This Is How Many Victims Ted Bundy Might Have Had

Theodore (Ted) Robert Bundy was one of the United States' most notorious serial killers. Although he was ultimately captured, convicted of murder, and sentenced to death, the actual number of Bundy's victims remains a point of controversy.

As reported by Biography, Ted Bundy's crime spree began on January 4, 1974, with the physical attack of University of Washington student Karen Sparks. Despite the fact that she survived the assault, Sparks was brutally beaten and left with permanent brain damage. Bundy committed his first known murder less than one month later. History 101 reports University of Washington student Lynda Ann Healy went missing from her home in the early morning hours of February 1, 1974. The only trace of the missing student was a bloodstain on her nightgown and bedding. According to her roommates, nothing else had been disturbed.

Authorities were unsure whether foul play was involved in Healy's disappearance until her skeletal remains were found on Taylor Mountain in 1975. Three years later, Bundy admitted she was his first murder victim. In a number of separate trials, Bundy was eventually convicted on one count of aggravated kidnapping, three counts of first-degree murder, and three counts of attempted murder. He was ultimately sentenced to death. Prior to his execution, Bundy confessed to killing 30 women, East Idaho News reports. As reported by Sun-Sentinel, he also confessed to killing at least one woman as early as July 1971.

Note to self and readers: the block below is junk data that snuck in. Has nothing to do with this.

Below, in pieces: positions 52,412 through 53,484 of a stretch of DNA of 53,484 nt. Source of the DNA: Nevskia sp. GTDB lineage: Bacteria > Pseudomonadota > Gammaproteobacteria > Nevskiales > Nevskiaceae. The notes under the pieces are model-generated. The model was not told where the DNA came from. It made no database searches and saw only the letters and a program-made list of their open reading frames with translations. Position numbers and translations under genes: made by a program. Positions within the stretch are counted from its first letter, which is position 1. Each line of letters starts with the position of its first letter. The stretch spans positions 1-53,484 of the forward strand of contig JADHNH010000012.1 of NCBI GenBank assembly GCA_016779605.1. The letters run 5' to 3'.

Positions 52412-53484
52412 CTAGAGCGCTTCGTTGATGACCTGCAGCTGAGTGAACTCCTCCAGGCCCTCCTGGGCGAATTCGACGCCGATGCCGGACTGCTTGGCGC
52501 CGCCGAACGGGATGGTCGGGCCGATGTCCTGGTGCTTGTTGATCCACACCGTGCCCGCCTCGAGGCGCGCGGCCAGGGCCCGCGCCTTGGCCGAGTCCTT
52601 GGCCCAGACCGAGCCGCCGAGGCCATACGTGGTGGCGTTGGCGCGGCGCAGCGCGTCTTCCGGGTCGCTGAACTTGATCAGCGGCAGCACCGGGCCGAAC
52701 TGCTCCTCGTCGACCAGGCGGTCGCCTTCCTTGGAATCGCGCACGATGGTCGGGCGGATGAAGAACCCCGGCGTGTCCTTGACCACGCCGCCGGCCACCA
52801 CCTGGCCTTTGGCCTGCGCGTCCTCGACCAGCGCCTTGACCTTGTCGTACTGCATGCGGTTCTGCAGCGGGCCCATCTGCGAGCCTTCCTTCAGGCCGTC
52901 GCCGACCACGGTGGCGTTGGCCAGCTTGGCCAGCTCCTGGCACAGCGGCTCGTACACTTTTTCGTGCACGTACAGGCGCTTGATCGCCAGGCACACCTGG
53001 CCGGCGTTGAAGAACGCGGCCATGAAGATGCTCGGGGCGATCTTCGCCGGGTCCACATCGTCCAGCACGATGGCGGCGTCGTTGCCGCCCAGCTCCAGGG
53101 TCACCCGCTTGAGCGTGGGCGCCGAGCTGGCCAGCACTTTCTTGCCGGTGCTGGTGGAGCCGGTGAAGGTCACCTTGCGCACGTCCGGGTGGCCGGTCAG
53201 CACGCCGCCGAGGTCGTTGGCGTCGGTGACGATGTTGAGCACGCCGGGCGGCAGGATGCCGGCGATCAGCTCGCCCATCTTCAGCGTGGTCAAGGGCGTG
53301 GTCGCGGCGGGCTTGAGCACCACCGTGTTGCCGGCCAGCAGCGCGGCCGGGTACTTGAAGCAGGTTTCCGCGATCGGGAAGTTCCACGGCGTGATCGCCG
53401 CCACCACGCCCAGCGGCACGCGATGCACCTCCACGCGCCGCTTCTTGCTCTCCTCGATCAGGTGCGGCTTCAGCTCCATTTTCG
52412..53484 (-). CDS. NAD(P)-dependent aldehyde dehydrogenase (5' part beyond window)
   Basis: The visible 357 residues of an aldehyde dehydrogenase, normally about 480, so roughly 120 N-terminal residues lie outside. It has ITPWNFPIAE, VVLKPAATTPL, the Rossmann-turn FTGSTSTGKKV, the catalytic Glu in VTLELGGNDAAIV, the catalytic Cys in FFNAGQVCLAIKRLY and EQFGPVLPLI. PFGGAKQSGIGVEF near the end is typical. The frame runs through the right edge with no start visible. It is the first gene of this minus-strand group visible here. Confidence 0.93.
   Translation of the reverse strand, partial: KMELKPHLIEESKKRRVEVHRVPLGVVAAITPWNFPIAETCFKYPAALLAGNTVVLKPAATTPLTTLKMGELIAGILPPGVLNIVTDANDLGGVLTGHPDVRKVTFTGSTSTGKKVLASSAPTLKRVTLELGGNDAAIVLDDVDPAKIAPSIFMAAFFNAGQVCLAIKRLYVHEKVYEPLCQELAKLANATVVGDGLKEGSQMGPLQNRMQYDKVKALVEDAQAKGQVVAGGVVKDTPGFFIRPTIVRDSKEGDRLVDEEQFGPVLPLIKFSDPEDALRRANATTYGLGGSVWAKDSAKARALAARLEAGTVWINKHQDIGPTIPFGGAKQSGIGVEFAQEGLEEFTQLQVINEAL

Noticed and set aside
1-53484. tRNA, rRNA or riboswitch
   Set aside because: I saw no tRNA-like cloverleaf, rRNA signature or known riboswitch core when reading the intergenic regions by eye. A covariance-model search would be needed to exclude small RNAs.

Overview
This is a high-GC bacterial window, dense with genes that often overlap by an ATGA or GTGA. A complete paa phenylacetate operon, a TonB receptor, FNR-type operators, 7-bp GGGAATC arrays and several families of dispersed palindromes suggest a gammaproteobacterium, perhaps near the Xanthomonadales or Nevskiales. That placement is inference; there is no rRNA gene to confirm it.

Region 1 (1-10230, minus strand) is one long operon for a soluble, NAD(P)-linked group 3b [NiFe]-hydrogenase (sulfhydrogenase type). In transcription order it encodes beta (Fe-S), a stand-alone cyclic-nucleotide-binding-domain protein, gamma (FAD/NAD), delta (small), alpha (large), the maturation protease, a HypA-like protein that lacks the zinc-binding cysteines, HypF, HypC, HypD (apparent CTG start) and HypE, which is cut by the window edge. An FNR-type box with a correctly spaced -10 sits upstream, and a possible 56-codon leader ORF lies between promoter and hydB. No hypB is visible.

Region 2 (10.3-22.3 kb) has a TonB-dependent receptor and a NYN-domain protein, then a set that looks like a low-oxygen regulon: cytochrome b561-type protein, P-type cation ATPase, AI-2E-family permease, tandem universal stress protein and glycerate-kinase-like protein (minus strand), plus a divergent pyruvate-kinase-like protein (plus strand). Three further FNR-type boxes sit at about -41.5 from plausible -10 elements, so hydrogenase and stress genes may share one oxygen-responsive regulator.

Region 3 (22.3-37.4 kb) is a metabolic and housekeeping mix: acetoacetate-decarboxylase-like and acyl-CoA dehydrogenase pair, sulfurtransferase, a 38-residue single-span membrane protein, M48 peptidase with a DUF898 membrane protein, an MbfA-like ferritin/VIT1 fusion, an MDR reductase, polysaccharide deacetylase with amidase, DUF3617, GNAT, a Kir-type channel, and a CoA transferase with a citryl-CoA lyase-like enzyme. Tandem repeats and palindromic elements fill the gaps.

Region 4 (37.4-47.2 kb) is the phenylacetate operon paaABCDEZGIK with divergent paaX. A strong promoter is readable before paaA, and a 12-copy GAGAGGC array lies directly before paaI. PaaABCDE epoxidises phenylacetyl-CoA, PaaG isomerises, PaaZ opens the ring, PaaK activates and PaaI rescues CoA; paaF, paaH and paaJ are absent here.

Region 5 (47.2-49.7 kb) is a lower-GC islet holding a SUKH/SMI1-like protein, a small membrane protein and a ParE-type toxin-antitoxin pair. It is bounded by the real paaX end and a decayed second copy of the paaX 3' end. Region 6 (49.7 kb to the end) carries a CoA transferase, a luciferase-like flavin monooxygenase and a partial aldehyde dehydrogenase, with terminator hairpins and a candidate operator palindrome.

Ted Bundy may have killed over 100 people

Authorities had reason to doubt some of Ted Bundy's confessions. In the days prior to his execution, Ted Bundy confessed to killing eight women in the state of Utah. As reported by East Idaho News, detectives concluded Bundy could not have been involved in at least three of those murders. While discussing other homicides that authorities believe Bundy may have been responsible for, he denied any involvement.

It is unclear what may have motivated Bundy to confess to murders he did not commit, but it may have simply been a matter of confusion. East Idaho News reports many of the murders happened more than a decade before the confession. Author Ann Rule, who wrote a true crime book about Bundy titled "The Stranger Beside me," said she thinks he purposely misled authorities by providing false information about the locations where he buried his victims. Rule said, "A scheme to send police out slopping through the mud in vain [was] something Ted would enjoy." 

Former King County detective Bob Keppel, however, believes Bundy "killed way over 100" people in his lifetime. As reported by AP News, Keppel was one of the first detectives to investigate the series of murders later connected to Bundy.

Ted Bundy was executed on January 24, 1989, at the Florida State Prison. As reported by Biography, the convicted killer asked to be cremated and for his ashes to be scattered in the mountains in Washington state.